"Why not us?"
It's becoming an all-too-familiar rallying cry for mediocre teams struggling to get over the hump.
Illusions of grandeur? Perhaps, but these days any given season could be any given team's year.
The NFL is a sport that is rife with parity, thanks in no small part to its strict salary cap and revenue sharing. It is arguably what makes it America's most popular sport.
Historically, no division in football better encapsulates this than the rugged NFC East. And rightfully so, given that no team in that division has had a losing record since 2006.
Yet this year, the AFC South is poised to steal some of their thunder, with all four teams having a legitimate shot at making a serious playoff run.
Some have a better chance than others, but no team in the division is a guaranteed two wins for its opponents. The gap is closing, and the line between pretenders and contenders is becoming increasingly blurred.
Here's a brief dossier on all four teams—what needs to go right, what could go wrong, and the reality in between.
With Peyton Manning at the helm, 10 or more wins are almost a given every year. As long as he has at least one stud receiver, they will remain perennial Super Bowl contenders.
It seems like almost every year that there are serious question marks regarding his supporting cast, yet he continues to keep his team playing at a high level. In years past, the defense was suspect. In other years, it was the injury bug catching up to older players.
Nowadays, it's his somewhat diminished receiving corps. Anthony Gonzalez went down recently, leaving Reggie Wayne as the only proven threat. But the inspired play of second year man Pierre Garçon has put their minds somewhat at ease.
In order to avoid a ho-hum (by Indy's standards, anyway) 11-5 campaign and a second round playoff exit, they will need at least one other player to step up and make himself a superstar.
Role players are important, but the Peyton and Reggie Show won't cut it in the long run.
An 0-2 start has many on the verge of panic in Nashville. While the record doesn't necessarily spell out the end of their season by any means, 0-3 just might.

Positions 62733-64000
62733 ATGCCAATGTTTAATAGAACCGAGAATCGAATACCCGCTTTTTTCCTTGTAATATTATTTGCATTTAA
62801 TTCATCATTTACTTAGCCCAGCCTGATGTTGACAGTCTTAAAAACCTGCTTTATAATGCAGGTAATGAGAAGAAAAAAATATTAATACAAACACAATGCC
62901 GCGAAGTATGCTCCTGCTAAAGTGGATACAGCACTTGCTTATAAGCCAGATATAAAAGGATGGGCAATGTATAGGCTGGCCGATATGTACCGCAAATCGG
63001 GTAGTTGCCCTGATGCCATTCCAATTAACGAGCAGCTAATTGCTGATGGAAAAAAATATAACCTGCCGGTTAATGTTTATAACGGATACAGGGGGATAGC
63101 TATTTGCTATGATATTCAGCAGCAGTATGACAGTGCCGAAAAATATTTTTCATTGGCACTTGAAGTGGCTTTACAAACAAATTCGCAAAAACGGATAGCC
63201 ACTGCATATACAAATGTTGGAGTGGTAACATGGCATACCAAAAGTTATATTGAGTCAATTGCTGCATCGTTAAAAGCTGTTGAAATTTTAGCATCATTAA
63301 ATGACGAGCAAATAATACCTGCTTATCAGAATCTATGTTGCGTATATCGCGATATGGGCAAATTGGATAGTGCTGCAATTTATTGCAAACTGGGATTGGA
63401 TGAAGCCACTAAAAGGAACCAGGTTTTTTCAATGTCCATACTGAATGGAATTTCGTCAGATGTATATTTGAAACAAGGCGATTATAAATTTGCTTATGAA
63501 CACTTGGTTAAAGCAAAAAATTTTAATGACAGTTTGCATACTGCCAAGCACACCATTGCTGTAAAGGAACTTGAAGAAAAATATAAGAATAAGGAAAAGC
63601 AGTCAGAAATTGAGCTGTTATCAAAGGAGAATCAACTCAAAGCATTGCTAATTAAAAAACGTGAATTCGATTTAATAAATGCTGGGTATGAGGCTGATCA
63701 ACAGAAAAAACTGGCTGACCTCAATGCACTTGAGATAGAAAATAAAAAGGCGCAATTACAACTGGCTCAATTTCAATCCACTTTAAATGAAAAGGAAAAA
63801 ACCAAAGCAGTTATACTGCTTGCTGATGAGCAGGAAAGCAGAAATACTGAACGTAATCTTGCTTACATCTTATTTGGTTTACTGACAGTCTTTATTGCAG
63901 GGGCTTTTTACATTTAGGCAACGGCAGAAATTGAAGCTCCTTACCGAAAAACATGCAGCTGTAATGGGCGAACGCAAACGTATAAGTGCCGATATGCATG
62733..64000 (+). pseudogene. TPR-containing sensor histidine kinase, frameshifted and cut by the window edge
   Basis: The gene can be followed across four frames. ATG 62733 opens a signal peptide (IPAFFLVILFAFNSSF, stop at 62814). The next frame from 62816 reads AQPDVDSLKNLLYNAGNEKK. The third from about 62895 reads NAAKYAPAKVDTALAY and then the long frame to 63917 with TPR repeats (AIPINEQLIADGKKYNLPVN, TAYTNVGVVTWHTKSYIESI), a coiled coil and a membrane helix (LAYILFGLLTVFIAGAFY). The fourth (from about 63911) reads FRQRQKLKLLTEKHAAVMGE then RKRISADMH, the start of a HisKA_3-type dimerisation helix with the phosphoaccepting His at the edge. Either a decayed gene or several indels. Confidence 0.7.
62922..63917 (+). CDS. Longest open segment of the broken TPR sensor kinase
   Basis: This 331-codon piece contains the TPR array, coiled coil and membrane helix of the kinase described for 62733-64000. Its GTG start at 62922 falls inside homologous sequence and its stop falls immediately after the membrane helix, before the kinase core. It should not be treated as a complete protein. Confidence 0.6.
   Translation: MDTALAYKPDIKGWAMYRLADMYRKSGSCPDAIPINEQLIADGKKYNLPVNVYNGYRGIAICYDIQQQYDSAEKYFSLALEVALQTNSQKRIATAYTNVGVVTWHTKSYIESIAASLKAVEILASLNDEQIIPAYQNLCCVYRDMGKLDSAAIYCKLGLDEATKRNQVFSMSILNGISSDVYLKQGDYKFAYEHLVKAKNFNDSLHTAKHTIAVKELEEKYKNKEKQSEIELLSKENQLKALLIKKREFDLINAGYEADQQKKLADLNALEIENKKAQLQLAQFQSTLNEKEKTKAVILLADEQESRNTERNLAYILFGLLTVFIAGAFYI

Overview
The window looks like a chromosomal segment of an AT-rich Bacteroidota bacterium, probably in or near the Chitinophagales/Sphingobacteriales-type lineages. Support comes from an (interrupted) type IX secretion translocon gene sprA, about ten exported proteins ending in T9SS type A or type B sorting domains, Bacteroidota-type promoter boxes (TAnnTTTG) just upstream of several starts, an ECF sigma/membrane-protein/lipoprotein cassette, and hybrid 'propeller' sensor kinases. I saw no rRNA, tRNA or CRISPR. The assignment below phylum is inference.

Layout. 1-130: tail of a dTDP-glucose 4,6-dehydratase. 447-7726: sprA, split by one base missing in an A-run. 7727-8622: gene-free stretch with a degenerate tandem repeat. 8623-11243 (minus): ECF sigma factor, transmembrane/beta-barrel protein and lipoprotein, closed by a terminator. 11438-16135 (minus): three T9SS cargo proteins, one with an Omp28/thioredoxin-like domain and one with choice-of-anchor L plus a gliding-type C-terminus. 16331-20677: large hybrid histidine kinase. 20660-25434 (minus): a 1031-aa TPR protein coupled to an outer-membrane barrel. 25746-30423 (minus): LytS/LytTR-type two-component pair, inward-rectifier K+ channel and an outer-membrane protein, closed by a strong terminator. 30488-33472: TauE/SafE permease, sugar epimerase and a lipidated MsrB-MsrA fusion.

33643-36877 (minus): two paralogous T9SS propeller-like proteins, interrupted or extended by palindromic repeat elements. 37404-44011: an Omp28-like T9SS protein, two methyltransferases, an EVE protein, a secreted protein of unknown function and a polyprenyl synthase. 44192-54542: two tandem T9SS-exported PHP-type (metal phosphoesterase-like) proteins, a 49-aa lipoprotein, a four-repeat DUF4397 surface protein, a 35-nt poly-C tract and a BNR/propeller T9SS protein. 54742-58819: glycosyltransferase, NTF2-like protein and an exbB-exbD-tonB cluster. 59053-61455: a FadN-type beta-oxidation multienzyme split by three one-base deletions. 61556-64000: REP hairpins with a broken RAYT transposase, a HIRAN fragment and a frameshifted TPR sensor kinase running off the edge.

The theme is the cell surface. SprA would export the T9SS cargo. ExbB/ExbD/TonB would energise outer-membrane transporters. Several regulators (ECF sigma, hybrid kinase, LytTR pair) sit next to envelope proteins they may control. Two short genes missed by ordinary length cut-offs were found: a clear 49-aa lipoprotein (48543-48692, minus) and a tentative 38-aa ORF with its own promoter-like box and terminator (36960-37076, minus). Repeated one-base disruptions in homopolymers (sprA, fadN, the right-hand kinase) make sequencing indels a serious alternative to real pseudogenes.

No team in the modern era has ever recovered from that to win a Super Bowl.
The talent is there. So is the play calling. It's their old nemesis: execution. This is a team in desperate need of a win. True, they can probably put together a run during their relatively easy second half schedule, but in this division, that might not be enough.
As of late, Kerry Collins has been playing like he has on a Raiders uniform. The Titans need him to channel his 2008 self ASAP. Otherwise, Tennessee could be last year's New England Patriots: 11-5 and sitting on their couch in January.
Both are capable of playing better, and both have had their historically hard-nosed defenses shredded in recent weeks.
The Jags also rid themselves of over-the-hill veterans and malcontents this past offseason, and on paper they're poised for a decent season. Granted, quarterback David Gerrard isn't necessarily anybody's definition of "the answer." But with their smash mouth style of play, he doesn't have to be a gunslinger.
Under coach Jack Del Rio, consistency hasn't been this team's strong suit. Against the newly confident Houston Texans on Sunday, he would be wise to sell the game as a must-win for his players.
Otherwise, they'll find themselves awash in a sea of "shoulda, woulda, coulda."
Getting blown out by an unproven Jets team is one thing.
"Same old Texans" was undoubtedly on the lips of fans everywhere.
But to totally carve the Titans' vaunted defense (in Tennessee, no less) is cause for at least some measured optimism.
Suffice it to say that Matt Schaub and Co. are for real. Every year, this team is a sexy pick for having a break-out year. Yet every year, something inevitably goes awry and they find themselves mired in mediocrity and unrealized potential.
Yes, spirits are high in Houston, but that "something" this year could be their running game. Last year's rookie phenom Steve Slaton is off to a slow start. The tornado's not here yet, but the clouds are forming.
While Schaub has proven that he can deliver on an important stage, it's doubtful that he can maintain it over the next 14 games if he doesn't have run support. All a team will have to do is blitz like crazy and double wide receiver Andre Johnson.
But the fact remains that their schedule is moderately friendly and they're oozing with confidence. Those two things will be invaluable as they try to make their way to the postseason.
And that's just the week two take on everything. One bad play, one bad call or one key injury could literally remake the division.
With history being rewritten every week, the mercurial AFC South promises to provide a script for the ages.